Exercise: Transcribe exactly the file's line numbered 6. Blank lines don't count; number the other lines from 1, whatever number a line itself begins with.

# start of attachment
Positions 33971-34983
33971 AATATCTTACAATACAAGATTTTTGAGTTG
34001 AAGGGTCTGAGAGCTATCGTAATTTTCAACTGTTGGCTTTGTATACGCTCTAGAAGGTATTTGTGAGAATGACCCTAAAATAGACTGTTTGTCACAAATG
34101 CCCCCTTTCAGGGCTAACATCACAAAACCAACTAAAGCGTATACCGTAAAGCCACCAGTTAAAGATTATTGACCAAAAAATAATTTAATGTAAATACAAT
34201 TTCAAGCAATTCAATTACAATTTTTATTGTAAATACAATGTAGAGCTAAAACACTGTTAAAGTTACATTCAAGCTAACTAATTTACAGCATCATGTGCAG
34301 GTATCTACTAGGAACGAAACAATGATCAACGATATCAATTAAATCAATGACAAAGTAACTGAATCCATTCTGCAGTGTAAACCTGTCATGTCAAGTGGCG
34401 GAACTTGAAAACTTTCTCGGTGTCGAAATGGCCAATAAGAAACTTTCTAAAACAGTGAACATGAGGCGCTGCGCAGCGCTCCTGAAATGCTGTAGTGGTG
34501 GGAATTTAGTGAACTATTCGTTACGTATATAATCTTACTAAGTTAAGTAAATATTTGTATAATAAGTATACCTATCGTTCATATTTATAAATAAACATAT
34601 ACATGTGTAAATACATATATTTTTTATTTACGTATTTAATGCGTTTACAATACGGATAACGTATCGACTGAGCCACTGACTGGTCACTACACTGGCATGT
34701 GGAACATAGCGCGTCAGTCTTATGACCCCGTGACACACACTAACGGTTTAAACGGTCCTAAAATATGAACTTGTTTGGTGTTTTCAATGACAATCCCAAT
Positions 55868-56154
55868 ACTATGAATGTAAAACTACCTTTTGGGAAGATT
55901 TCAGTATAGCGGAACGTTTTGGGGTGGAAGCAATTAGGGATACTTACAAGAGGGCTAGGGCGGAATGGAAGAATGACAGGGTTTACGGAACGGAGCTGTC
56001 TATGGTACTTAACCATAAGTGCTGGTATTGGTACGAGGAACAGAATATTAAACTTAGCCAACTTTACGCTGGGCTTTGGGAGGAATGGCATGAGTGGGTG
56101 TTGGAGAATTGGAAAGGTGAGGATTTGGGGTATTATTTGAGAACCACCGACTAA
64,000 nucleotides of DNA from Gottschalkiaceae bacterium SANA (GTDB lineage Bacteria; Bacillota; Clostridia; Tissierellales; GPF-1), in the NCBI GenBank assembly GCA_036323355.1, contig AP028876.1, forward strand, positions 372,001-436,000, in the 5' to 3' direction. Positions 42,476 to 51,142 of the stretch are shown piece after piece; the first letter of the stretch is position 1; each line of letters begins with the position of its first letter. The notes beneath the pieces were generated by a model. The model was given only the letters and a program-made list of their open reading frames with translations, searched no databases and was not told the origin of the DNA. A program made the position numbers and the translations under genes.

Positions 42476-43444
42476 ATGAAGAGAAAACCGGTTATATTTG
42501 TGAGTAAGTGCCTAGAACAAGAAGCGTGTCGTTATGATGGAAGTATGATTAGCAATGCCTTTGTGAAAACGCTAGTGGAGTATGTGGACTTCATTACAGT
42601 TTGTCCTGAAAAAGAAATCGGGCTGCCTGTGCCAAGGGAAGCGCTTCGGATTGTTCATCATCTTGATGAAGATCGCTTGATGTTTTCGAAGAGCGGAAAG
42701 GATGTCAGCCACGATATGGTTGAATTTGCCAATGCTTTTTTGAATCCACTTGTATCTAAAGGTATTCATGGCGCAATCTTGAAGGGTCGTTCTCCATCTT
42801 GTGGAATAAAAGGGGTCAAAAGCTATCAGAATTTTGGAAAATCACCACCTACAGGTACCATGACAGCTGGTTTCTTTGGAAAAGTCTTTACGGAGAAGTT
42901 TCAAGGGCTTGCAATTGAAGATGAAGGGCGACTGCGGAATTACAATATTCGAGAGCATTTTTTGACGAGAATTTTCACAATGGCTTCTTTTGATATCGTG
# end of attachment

34301 GTATCTACTAGGAACGAAACAATGATCAACGATATCAATTAAATCAATGACAAAGTAACTGAATCCATTCTGCAGTGTAAACCTGTCATGTCAAGTGGCG